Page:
In his break-out comedy film, The Jerk, Steve Martin plays Navin R. Johnson who stumbles into fortune and fame through his invention of the Opti-grab, a combination handle and nose-brace for eyeglasses that makes them easier to put on and remove. He is eventually sued because the Opti-grab makes its wearers cross-eyed. And just as quickly as he gained his fortune, he loses it.
Navin Johnson leaves his mansion a broken man, desperately clinging to the remnants of his wealth, grabbing bits of stuff, and proudly declaring, "I don't need anything... except this ashtray. All I need is this ashtray. That's all I need... And this chair. All I need is this chair and this ashtray. That's all I need. And this..."
If, like Navin, you lost everything, what would you grab on the way out? How would you fill in the blank: "All I need is ________"?
The film raises an important question: If you shave away all the extras in your life, what do you truly need in order to live a peaceful and contented life?
When viewed from this perspective we may find we need a lot less than we think.
We all know that it is possible to amass lots of material possessions and still be empty. Simply watch an episode of VH1's popular Behind the Music series which chronicles the rise and fall of many popular musicians. A running theme is that material possessions don't necessarily bring happiness. Or look at the waning years of billionaire Howard Hughes. Or watch an episode of Hoarders. If personal peace and contentment could be attained through the accumulation of wealth, these examples would not exist. And yet the illusion persists in our culture, perpetuated by the bombardment of endless advertisements that attempt to convince us of our inferiority if we fail to keep up with the Joneses.
But there is a better way.
And that way is repeatedly proclaimed throughout the ancient book of Proverbs - a collection of Hebrew wisdom sayings that shed light on ways to practically apply the truths of God in the routines of daily living.
Each one of the simplicity proverbs are "better than" proverbs. They draw a comparison between two ways to live. One way is markedly inferior and the alternative - the better way - is, well, better. (Superior would be saying too much.)
The simplicity proverbs clearly point to a better way. In order to recognize the better way, we must think carefully about our current way of living. In order to keep from pride, we must recognize that the better way is not always the "best" way. It is simply better. Wisdom does not conclude that there is only one "best" option, but rather, that there are markedly better ways to live. We must discern, not what is best, but what we truly need. And then choose to live peaceful and godly lives of contentment, not simply for ourselves, but for the well-being of our neighbor.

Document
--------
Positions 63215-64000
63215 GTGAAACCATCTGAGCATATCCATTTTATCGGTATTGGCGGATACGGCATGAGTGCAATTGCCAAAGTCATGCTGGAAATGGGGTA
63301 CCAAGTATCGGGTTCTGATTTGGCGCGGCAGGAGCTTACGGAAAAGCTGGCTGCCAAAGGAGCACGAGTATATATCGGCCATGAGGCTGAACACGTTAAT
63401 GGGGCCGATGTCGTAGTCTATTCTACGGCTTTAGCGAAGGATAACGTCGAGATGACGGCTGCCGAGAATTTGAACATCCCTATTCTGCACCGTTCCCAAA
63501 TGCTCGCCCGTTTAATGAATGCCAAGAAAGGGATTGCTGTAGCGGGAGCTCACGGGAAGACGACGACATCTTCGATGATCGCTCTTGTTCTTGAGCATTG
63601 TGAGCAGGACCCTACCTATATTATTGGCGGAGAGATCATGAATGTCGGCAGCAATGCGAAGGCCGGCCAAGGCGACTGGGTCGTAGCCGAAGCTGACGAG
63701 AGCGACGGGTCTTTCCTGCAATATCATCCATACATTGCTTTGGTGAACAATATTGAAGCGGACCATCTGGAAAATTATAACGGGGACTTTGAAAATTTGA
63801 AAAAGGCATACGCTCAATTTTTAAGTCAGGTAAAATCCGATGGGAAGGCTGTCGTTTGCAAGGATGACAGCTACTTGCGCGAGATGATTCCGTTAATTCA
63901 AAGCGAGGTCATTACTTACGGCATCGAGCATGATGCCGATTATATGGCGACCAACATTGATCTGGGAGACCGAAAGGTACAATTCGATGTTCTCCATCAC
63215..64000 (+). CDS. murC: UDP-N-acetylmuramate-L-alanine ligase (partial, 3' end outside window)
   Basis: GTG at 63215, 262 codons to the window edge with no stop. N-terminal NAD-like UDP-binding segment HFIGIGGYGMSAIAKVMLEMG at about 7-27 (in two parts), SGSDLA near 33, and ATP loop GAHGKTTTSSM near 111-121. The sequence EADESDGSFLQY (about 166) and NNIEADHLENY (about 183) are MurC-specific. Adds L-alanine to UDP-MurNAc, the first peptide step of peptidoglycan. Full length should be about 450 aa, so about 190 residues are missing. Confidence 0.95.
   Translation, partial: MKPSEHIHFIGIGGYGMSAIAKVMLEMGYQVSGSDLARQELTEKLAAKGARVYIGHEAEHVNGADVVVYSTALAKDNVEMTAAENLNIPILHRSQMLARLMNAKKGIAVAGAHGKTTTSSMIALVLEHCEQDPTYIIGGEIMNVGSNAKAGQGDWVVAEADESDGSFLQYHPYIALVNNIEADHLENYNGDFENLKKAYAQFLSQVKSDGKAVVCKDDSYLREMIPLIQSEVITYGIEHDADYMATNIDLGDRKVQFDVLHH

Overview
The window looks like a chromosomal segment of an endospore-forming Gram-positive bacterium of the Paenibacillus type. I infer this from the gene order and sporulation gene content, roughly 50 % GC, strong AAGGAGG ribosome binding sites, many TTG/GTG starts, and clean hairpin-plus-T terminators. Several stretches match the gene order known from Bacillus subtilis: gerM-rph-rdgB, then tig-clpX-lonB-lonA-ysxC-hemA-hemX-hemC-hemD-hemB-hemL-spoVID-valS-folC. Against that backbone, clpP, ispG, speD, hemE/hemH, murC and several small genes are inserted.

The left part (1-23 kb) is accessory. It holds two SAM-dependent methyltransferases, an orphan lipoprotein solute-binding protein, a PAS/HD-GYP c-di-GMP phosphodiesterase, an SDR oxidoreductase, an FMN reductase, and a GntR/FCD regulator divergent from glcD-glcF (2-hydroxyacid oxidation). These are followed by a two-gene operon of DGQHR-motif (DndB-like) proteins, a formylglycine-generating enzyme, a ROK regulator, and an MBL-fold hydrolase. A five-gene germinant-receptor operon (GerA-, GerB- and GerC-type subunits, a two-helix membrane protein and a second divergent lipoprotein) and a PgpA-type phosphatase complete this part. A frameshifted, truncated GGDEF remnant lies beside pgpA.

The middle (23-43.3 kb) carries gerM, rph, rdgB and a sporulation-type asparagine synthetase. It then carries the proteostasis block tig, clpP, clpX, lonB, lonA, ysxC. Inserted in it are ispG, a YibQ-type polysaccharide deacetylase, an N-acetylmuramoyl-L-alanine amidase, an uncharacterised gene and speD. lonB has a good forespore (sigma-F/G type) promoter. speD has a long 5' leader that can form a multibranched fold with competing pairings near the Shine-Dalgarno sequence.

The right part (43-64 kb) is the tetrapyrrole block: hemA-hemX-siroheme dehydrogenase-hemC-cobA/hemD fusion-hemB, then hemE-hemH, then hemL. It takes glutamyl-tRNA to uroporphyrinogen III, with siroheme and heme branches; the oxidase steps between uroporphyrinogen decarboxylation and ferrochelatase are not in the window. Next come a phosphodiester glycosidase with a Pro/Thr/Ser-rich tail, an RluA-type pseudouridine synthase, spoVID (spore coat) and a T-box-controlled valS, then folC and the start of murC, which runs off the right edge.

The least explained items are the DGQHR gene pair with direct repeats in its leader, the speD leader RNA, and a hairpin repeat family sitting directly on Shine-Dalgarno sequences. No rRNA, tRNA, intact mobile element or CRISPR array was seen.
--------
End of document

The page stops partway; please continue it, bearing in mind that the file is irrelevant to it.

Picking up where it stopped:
The Simplicity Proverbs
No matter what our lot in life, we all have dreams of a better life - and this sometimes hinders our ability to enjoy our present blessings. We imagine the family down the street (or further away in the better neighborhood) and assume that life must be better for those with more material possessions. But without condemning material possessions, Proverbs 15:16-17 and 17:1 expose this for the illusion that it is:
Better is a little with the fear of the Lord
than great treasure and trouble with it. (15:16)
Better is a dinner of vegetables where love is
than a fatted ox and hatred with it. (15:17)
Better is a dry morsel with quiet
than a house full of feasting with strife. (17:1)
In these proverbs, two extremes are contrasted - that between humble poverty and pampered luxury: A few sparse possessions are set over against great riches (15:6) and a simple meal is set over against luxurious provisions (15:17; 17:1).
Without condemning material possessions, these proverbs reveal that having more is not necessarily better than having less. Sometimes less is more. Especially when the "more" lacks priceless items like "the fear of the Lord" (16), "love" (17), and "peace and quiet" (18).
The "fear of the Lord" is a major theme in Proverbs (and in the Bible, for that matter). "The fear of the Lord is the beginning of knowledge and wisdom" (Proverbs 1:7; 9:10). There is no wisdom without reference to one's relationship with God. And that relationship is not one between equals (God is God and you are not) but between covenant partners. Since God is God and we are God's creatures who've entered into covenant with God by God's grace, we are to live all of our lives in the presence of God - thanking, praising, and following God's will. The result should be "love" and "peace" with our neighbor.